Cuba Explorer

Cuba Explorer information and booking

from
$1799
  • Duration
    9
    Days
  • Service
    Upgraded
  • Difficulty
    Moderate
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Highlights

Cruise through Havana in a vintage automobile, watch local experts making the famous Cuban cigar, immerse yourself in the fascinating culture and history of Cuba, bliss out on a beautiful beach overlooking the blue Caribbean

Tour description provided by G Adventures

Explore a side of Cuba that few rarely get to experience on this 9-day adventure. Cruise Havana’s history-infused streets in a classic car and stroll along Trinidad’s cobblestone avenues to the rhythms of music floating from open windows. Tour a tobacco plantation for a taste of iconic Cuban culture and luxuriate in the view of the island’s rolling western hills. Travel by private air-conditioned van is well-paced, so you're refreshed and ready to explore the island’s vibrant culture and incredible Caribbean beaches.

Itinerary

Day 1 Arrive Havana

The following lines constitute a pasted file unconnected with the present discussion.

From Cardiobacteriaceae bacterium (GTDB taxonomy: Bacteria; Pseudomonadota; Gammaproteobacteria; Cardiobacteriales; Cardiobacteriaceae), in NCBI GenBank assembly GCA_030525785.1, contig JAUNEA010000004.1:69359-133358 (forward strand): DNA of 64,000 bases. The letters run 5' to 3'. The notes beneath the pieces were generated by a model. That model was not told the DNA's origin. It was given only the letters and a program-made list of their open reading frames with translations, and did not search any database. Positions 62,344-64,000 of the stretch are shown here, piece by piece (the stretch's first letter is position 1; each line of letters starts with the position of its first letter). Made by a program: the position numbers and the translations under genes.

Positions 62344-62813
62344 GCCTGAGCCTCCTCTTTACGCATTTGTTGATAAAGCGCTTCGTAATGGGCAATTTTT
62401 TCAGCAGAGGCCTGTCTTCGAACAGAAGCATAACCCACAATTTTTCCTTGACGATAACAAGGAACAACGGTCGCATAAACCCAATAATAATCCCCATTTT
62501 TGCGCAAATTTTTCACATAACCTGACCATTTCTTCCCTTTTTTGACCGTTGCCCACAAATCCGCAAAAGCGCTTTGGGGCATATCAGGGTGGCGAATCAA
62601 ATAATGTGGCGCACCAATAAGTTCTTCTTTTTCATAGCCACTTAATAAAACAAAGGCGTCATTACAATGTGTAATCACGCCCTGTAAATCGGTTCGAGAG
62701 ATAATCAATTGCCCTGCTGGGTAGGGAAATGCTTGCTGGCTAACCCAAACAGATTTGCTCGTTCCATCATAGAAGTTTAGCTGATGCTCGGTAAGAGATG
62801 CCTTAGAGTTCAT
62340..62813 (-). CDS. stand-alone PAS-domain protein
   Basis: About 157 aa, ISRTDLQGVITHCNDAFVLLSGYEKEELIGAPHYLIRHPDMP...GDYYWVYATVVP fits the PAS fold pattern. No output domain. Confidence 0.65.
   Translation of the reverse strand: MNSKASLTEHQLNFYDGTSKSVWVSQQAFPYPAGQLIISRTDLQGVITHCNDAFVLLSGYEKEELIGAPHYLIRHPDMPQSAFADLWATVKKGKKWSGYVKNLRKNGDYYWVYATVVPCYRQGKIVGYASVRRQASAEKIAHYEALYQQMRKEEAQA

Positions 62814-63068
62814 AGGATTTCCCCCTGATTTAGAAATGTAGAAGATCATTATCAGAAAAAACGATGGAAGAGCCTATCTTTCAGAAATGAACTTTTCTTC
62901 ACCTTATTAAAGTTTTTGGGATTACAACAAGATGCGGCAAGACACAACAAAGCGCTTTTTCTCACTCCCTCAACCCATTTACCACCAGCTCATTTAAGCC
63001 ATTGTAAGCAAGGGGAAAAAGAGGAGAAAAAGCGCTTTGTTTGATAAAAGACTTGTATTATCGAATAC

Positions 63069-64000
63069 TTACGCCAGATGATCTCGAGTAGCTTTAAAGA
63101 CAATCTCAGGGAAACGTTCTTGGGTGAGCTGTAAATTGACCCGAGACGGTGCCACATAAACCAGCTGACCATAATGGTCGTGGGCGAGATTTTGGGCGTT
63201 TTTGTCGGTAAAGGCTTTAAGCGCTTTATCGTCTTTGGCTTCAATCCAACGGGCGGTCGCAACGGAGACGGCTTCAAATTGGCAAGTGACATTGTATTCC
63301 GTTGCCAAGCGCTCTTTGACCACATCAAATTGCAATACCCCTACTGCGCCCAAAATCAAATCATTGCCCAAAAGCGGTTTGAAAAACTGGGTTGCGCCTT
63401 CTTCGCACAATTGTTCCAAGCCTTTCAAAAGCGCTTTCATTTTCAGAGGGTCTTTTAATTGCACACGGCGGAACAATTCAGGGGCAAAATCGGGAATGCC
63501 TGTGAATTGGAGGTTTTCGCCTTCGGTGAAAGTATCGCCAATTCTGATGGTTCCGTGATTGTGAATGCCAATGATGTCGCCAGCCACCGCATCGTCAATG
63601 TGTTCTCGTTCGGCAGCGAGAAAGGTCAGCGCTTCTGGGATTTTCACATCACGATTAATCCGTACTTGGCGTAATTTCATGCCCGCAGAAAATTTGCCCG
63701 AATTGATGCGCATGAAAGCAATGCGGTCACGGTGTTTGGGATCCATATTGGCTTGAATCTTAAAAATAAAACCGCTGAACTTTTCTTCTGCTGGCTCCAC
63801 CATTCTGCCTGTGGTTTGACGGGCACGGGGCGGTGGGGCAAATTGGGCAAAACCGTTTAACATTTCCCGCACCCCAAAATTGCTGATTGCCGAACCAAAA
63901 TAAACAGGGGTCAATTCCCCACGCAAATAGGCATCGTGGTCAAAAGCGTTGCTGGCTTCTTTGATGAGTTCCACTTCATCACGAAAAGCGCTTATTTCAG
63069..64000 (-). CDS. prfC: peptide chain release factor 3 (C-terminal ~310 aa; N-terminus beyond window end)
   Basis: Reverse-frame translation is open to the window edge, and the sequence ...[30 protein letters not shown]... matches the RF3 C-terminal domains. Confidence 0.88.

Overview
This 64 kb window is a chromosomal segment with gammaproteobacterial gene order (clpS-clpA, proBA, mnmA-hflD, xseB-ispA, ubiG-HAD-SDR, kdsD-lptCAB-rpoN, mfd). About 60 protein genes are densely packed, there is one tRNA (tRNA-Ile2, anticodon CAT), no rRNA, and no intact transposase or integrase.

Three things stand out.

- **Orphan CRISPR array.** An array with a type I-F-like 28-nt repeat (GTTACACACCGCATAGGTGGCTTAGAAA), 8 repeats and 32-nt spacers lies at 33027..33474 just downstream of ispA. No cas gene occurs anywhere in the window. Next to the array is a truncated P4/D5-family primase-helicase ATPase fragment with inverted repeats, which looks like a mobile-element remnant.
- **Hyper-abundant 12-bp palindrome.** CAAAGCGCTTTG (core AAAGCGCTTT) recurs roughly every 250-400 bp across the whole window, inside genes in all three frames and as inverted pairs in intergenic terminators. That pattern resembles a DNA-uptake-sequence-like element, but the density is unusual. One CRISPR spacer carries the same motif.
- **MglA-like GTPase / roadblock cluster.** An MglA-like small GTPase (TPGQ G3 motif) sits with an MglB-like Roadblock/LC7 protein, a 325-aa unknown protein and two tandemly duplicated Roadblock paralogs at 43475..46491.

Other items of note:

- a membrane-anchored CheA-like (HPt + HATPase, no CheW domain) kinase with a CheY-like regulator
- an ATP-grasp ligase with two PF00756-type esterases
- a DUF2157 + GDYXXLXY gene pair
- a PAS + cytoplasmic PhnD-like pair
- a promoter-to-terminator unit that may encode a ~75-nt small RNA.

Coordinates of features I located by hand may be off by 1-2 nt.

Arrive in Havana at any time. A G Adventures representative will meet you at the airport and transfer you to our joining point hotel. There are no planned activities, so check into the hotel (check-in time is 3pm afternoon) and enjoy the city. In the late afternoon/evening you will meet your fellow group members to go over the details of your trip with your CEO. Check the notice board (or ask reception) to see the exact time and location of this group meeting. After the meeting we will be heading out for a meal in a nearby local restaurant (optional). If you arrive late, no worries, the leader will leave you a message at the front desk. One of the oldest cities in the western hemisphere, Havana was designated a World Heritage Site by UNESCO in 1982. It contains a wealth of colonial architecture, and the old city and streets around the malecon (ocean-side walkway) are best discovered on a walking tour. In 1519 the Spaniard Diego Velázquez moved San Cristobal de la Habana from its original site to its present one. The city remained a port of relative obscurity, within the empire, until gold and silver began to flow from New World mines back to Spain. Havana became the gathering hub for shipments of treasure from the ports of Cartagena (Colombia) and Veracruz (Mexico). Soon pirates turned their attention to the port and the city of Havana and its annual treasure trove became the number one target for the Dutch, English and French. Eventually the Spanish began construction of various forts and a protecting wall to repel the invaders. Nevertheless, the city was sacked in 1762 and held by the British under the command of Lord Albermale for nearly a year. Eventually, the Spanish exchanged the territory of Florida for the island. The end of the British occupation also signalled the beginning of more economic freedom for the islanders, as they were given the right to trade with cities other than Cadiz in Spain. The ensuing economic boom translated into steady growth in population and material progress. The main area of interest to visitors is La Habana Vieja (The Old City), where walking or bicycle taxis are the best modes of transportation. Points of interest in this part of town include La Catedral de San Cristóbal de La Habana, the Palacio de los Marqueses de Aguas Claras (which now houses a restaurant), the Museo de Arte Colonial and the Plaza de Armas, with its statue of Manuel de Céspedes (one of the leaders of the Cuban independence movement). The Palacio de los Capitanes Generales is also located on the Plaza de Armas, which now houses the Museo de La Ciudad. You will find the oldest colonial fortress on the plaza’s northeast sector, the Castillo Real de la Fuerza, whose construction began in 1558. The city is home to various museums, and depending on your area of interest, there is practically a museum for everyone. One of the city’s (and the island’s) most prominent attractions though, are its music and clubs. Everywhere you go you will hear and feel the music and see people freely dancing in the streets. The island literally pulses with the beat and blend of Afro-Hispanic rhythms and movement.